renewal of the Sugar Bowl game on New Year's Day, 1952.

 Facts About
I O
I The Umversnty of Kentucky
l
1 LOCATION—Lexington, Ky., a community of about _l00,000 in the
heart ol Kentucky’s famed Bluegrass region. City is thoroughbred
l horse breeding center ol` America, largest loose-leaf tobacco market
in the world, located about S0 miles east ol` Louisville and 85 miles.
south ol` Cincinnati, Ohio_ _
FOUNDED - 1805
ENROI,I.MEN'I` -— Approximately 5,500
PRESIDENT —Dr. Herman L. Donovan
VICE-PRESIDENT—Dr. Leo M. Chamberlain
COM PTROLLER — Frank D. Peterson I
FACULTY CHAIRMAN OF ATHLETICS — Dean A. D. Kirwan
,»\'I`HI.ETlC DIRECTOR — Bernie A. Shively (Illinois ’27)
I-IEAI) FOOTBALL COACH -— Paul Bryant (Alabama 'S6)
ASSISTANT COACHES—Carney Laslie (Alabama ’33); Ermal Allen
(Kentucky ’/I2), Clarence Underwood (Marshall ’?>8); _]im Owens.
(Oklahoma ’50); Paul I)ietzel (Miami (Ohio) U. '47); Charles Mc-
Clendon (Kentucky ’5l); Bill McCubbin (Kentucky V10); Vic Brad-
lord (Alabama ’39);   D. Langley (Chattanooga ’43); and Pat
james (Kentucy '5l)
DIRECTOR OF PUBLIC RELATIONS —— R. M/. “_]ack" \*Vild (Ken»
tucky ’35)
SPORTS PUBLICITY EDITOR — Ken Kulm (Michigan State ’42)
EQUIPMENT MANAGER- Bill Brown (Eastern Kentucky State V12)
TRAINER — Charles (Smokey) Harper (Mercer ’23)
TICKET SALES MANAGER — Harvey Hodges (Kentucky ’3l)
I STUDENT MANAGER — Al Weiman
MASCOT — "Colonel" (a live Kentucky wildcat)
l ATHLETIC CONFERENCE — Southeastern
NICKNAME OF TEAMS — Wildcats
BAND — "Best Band in Dixie" (IOO men)
SCHOOL FIGHT SONG — "On, On U. of K."
STADIUM —- McLean Stadium on Stoll Field (Capacity — 36,000)

 Information For The
g P A d R d
Workin ress n o io
The Stoll Field press box, re—bt1ilt entirely during 1949-50 at a cost
~ of more than $30.000, is believed to be one of the Hnest in the country. 1
Constructed in two decks, the box has a two-level lower deck that is l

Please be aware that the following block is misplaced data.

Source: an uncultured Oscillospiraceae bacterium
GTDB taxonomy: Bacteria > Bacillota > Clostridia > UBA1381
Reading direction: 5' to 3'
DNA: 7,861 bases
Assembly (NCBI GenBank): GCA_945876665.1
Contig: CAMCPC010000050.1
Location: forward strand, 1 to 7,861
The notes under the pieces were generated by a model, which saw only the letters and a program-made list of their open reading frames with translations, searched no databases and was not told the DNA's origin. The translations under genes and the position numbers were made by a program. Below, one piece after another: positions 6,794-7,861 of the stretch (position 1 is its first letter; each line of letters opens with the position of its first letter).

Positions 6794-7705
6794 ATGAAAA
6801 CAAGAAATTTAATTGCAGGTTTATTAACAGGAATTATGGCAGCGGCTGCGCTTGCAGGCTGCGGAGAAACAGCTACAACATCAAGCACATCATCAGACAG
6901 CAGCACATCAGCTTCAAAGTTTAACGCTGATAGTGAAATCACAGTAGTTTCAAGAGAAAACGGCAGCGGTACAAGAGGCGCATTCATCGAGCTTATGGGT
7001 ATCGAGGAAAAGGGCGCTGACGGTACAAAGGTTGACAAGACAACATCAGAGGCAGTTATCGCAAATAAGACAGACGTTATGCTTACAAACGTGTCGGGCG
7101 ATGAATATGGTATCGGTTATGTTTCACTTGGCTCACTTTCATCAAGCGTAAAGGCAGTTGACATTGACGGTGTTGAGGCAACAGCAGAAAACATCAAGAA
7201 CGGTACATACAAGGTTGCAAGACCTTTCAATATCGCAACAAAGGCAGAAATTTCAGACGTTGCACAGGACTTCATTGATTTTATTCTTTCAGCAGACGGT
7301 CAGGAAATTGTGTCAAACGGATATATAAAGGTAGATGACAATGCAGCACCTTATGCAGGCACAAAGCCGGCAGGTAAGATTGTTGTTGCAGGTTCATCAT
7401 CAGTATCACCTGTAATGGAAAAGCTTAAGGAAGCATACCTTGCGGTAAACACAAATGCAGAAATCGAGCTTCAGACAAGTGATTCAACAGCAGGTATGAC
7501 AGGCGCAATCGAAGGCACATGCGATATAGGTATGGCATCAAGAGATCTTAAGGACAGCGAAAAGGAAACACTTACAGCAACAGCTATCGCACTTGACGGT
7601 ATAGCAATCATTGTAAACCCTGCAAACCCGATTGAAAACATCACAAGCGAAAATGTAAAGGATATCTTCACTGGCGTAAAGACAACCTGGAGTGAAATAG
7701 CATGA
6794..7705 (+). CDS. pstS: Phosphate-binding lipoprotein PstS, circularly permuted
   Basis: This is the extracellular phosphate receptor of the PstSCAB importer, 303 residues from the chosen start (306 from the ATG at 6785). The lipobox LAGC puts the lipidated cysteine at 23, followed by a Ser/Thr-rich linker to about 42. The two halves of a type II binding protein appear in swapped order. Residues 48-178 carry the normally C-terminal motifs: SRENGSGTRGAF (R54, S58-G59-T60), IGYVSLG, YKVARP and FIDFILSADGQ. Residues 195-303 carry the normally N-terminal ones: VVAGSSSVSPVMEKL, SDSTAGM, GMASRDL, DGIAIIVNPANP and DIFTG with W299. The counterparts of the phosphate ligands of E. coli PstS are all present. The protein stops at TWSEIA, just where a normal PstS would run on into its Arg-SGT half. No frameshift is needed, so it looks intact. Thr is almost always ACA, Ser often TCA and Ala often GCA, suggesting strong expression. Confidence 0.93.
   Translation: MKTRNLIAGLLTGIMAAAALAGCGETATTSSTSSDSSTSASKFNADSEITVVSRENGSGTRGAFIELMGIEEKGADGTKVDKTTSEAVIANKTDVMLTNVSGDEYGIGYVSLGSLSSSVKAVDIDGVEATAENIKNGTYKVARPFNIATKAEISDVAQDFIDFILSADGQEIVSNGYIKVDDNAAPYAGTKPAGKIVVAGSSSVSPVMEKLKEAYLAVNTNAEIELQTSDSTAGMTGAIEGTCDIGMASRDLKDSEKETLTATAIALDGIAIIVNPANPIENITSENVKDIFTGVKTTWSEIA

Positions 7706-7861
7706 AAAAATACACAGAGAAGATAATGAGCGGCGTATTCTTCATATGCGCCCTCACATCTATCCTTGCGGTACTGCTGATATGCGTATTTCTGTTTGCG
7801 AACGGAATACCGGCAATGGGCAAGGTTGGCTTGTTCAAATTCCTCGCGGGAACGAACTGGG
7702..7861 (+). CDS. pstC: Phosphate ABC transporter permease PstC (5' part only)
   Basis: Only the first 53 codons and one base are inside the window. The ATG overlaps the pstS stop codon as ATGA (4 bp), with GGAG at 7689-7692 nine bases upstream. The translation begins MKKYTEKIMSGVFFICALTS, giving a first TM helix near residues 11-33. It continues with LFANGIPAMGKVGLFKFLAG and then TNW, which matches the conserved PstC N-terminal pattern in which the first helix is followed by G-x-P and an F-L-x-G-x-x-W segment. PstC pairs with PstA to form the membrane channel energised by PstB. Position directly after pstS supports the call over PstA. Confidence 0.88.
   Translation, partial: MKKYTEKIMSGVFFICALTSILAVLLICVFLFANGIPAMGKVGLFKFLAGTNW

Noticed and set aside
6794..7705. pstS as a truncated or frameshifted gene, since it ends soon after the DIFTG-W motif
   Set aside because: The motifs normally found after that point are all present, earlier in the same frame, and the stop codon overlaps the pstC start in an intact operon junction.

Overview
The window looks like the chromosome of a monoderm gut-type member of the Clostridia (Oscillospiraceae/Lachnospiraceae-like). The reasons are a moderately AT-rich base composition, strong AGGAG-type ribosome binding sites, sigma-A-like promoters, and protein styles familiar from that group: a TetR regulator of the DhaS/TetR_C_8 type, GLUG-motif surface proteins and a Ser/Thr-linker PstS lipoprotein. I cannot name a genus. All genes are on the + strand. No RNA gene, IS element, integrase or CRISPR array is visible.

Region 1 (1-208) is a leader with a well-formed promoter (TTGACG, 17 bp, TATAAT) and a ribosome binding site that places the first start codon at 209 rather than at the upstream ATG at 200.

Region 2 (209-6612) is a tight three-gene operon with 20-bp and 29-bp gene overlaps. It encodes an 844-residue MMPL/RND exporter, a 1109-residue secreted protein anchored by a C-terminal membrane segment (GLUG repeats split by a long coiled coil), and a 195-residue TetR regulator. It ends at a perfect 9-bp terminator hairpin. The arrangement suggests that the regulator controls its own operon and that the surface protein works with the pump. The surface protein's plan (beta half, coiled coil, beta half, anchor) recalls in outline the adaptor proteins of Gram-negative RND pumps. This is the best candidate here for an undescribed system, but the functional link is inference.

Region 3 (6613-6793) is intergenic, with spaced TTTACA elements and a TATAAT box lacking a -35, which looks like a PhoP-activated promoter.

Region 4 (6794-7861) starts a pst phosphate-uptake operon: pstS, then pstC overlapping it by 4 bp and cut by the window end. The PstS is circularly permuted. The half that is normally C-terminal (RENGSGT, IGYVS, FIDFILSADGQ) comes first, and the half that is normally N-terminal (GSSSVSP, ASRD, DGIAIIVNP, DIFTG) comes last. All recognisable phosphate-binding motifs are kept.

enclosed with heat-resisting, glare—reducing plate glass to increase y
visibility of the field for the working press and an upper deck par-
titioned olf into 14 open-front booths for radio stations and newsreels.
_ Also located on the upper deck, at each end, are unique press—radio
lounges—large. glass-enclosed rooms where writers, sportscasters and
photographers may congregate.
# 1= =X=
The press section of the box can be ventilated in warm weather
and is electrically heated in cool weather by thermostat-controlled
blower heaters. Restrooms are located near the entrances at each
end ol the box. Outside telephone service is available at seat number
104 on the back row of the press deck.
*1% =1|= =l<
Applications lor space assignment by members of the working press,
photographers and radio men should be addressed, as [ar in advance as
y possible, to Ken Kuhn. Sports Publicity Editor. University ol` Kentucky,
i Lexington, Ky. Telephone Lexington 2-2200, Extension 2241. Admis-
 i sion to the press box is limited to male personnel.
, lf you intend to hle from the Held. please advise that when making
space reservations so that you may be assigned a seat next to, or as
near as possible to. the \Vestern Union operator who will handle your
hle. It is advisable also to make advance reservations with the Lexing-
ton oflice ol` \z\’estern Union. particularly if a direct. guaranteed wire
is required.
dk >l€ =l=
Radio stations desiring to broadcast Kentt1cky’s home games must
first secure a permit from the University Radio Director outlining
sponsors, fees paid. and any network arrangement. Address requests
to broadcast to Elmer G. Sulzer, University of Kentucky Radio Studios,
` Lexington. Ky., as far in advance of the game as possible. Booth
assignment will be made and tickets issued to the working crew by ·
the Sports Publicity Ofhce upon notihcation that permit has been
granted. Spotters are available if requested in advance. Stations should
order lines installed by contacting the Lexington Telephone (Lom-
pany. Linemen also are on duty in the press box during the game to
correct any trouble that Illlly arise.
Kentucky`s current broadcast policy prohibits simultaneous tele-
vision ol` home games, but permits delayed televising ol motion pictures
ol` the game upon advance approval by the University.
4

 Sideline passes will be issued only to accredited photographers
shooting for daily newspapers or picture services. We ask that you
limit yourself to one assistant for messenger or caption writing duties.
Space for newsreel 1nen and photographers working with long range
cameras will be made available in the upper deck of the press box.
>I= if =I=
i Complimentary stands tickets are awarded only by the University
l Complimentary Ticket Committee and are distributed prior to the
( opening of the season.